There are three lookup strategies available: recursive group queries, LDAP_MATCHING_RULE_IN_CHAIN, and Toke-Groups user attribute. There have been bugs in the “Automatic” strategy that caused timeout failures. Additionally, the group list returned by the three strategies is not identical … so it is possible to have inconsistent authorization results as different strategies are used. To ensure consistent behaviour, I select a specific strategy.

Token-Groups: If you are not using Distribution groups within Jenkins to assign authorization (and you probably shouldn’t since it’s a distribution group, not a security group), you can select the Token-groups user attribute to handle recursive group membership. Token-groups won’t work if you are using distribution groups within Jenkins, though, as only security groups show up in the token-groups attribute.

LDAP_MATCHING_RULE_IN_CHAIN: OID 1.2.840.113556.1.4.1941, LDAP_MATCHING_GROUP_IN_CHAIN is an extended matching operator (something Microsoft added back in Windows 2003 R2) that can be used in LDAP filters:


This operator has known issues with high fan-outs and can cause hangs while data is retrieved. It is, however, a more efficient way of handling recursive group memberships. If your Jenkins groups contain only users, you will not encounter the known issue. If you are using nested groups, my personal recommendation would be to test each option and time logon activities … but if you do not wish to perform a test, this is a good starting option.

Recursive Group Queries: Jenkins issues a new LDAP query for each group – a lot of queries, but straight-forward queries. This is my last choice – i.e. if everything else hangs and causes poor user experience, try this selection.

For Active Directory domains that experience slow authentication through the AD plug-in regardless of the selected recursion scheme, I’ve set up the LDAP plug-in (it does not handle recursive group memberships) but it’s not a straight-forward configuration.


Click the button to expand the advanced server configuration. Enter the LDAP directory connection details. I usually start with clear text LDAP. Once the clear text connection tests successfully, the certificate trust can be established.

You can add a group search filter, but this is not required. If you request your group names start with a specific string, e.g. my ITSS CSG organization’s Jenkins server might use groups that start with ITSS-CSG-Jenkins, you can add a cn filter here to restrict the number of groups your implementation looks through to determine authorization. My filter, for example, is cn=ITSS-CSG-Jenkins*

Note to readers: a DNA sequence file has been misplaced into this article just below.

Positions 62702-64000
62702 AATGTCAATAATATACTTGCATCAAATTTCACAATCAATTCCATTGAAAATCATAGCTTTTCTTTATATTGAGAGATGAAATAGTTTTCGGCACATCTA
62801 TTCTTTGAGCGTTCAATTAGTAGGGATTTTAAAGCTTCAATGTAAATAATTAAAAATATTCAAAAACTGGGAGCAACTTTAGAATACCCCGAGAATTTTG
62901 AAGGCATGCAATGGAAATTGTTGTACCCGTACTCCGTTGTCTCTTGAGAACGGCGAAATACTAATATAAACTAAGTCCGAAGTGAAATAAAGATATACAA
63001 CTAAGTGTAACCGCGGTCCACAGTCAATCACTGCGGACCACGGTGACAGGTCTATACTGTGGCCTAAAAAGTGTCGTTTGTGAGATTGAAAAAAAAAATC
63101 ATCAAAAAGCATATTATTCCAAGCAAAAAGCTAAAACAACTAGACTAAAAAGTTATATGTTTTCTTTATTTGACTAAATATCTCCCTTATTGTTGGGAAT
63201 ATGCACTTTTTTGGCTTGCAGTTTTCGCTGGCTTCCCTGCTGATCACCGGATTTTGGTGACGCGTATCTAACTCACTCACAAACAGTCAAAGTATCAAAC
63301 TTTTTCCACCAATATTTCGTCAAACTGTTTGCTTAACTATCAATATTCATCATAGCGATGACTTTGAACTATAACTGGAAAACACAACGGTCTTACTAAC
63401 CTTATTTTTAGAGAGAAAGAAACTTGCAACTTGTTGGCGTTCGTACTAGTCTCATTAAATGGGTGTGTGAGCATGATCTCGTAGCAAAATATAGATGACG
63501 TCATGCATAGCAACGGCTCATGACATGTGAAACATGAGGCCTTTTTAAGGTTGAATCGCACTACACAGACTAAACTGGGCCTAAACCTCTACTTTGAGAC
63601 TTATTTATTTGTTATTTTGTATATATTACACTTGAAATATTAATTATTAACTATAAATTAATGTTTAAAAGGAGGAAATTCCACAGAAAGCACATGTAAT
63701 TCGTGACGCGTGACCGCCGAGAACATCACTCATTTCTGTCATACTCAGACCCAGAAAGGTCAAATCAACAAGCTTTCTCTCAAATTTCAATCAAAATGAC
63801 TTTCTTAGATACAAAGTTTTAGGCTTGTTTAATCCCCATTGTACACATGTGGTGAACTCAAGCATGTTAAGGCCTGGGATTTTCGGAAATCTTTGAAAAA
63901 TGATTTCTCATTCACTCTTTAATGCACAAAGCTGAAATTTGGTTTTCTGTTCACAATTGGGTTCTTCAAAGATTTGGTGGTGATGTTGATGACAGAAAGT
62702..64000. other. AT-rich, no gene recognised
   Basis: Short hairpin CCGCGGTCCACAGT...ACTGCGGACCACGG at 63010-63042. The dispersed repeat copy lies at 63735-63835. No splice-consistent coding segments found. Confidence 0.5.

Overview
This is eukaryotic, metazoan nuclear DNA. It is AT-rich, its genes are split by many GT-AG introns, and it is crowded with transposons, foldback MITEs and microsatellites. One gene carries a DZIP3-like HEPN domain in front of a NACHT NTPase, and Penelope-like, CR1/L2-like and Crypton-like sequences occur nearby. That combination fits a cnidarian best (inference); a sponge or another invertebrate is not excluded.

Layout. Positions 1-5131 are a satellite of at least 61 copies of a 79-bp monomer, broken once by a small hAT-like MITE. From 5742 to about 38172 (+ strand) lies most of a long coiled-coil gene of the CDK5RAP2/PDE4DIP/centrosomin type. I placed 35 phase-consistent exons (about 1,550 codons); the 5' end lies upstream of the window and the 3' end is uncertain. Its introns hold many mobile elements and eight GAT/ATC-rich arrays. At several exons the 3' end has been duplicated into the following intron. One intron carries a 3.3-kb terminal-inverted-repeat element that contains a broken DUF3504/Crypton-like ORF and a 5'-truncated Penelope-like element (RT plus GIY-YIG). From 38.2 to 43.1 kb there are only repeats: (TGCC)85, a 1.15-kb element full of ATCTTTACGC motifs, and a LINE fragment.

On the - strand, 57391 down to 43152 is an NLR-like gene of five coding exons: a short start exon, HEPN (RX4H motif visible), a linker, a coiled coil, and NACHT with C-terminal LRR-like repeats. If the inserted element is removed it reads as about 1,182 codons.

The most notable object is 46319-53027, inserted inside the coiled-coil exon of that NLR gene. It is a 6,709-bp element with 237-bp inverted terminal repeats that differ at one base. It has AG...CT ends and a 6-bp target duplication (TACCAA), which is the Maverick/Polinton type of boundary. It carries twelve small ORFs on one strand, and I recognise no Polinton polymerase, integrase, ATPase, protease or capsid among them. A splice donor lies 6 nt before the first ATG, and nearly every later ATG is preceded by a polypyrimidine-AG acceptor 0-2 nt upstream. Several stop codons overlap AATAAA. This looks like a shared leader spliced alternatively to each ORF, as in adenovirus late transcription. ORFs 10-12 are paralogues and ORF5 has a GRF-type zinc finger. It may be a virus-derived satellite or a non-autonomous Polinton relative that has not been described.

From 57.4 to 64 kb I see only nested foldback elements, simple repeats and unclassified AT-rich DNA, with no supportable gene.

Once everything is working with clear text, load the Root and Web CA public keys into your Java instance’s cacerts file (if you have more than once instance of Java and don’t know which one is being used … either figure out which one is actually being used or repeat the keytool commands for each cacerts file on your machine).

In the Docker container, the file is /usr/lib/jvm/java-8-openjdk-amd64/jre/lib/security/cacerts and I’ve mapped in from a locally maintained cacerts file that already contains our public keys for our CA chain.

Before saving your changes, make sure you TEST the connection.

Under Authorization, you can add any of your AD/LDAP groups and assign them rights (make sure your local back door account has full rights too!).

Finally, we want to set up an SSL web site. Request a certificate for your server’s hostname (make sure to include a SAN if you don’t want Chrome to call your cert invalid). Shell into the Docker instance, cd into $JENKINS_HOME, and scp the certificate pfx file.

Use the keytool command to create a JKS file from this PFX file – make sure the certificate (PFX) and keystore (JKS) passwords are the same.

Now remove the container we created earlier. Don’t delete the local files, just “docker rm <containerid>” and create It again

docker run –name jenkins -p 8443:8443 -p 50000:50000 -v /c/docker/jenkins/jenkins_home:/var/jenkins_home -v /c/docker/jenkins/cacerts:/usr/lib/jvm/java-8-openjdk-amd64/jre/lib/security/cacerts jenkins/jenkins:lts –httpPort=-1 –httpsPort=8443 –httpsKeyStore=/var/jenkins_home/jenkins.cert.file.jks –httpsKeyStorePassword=keystorepassword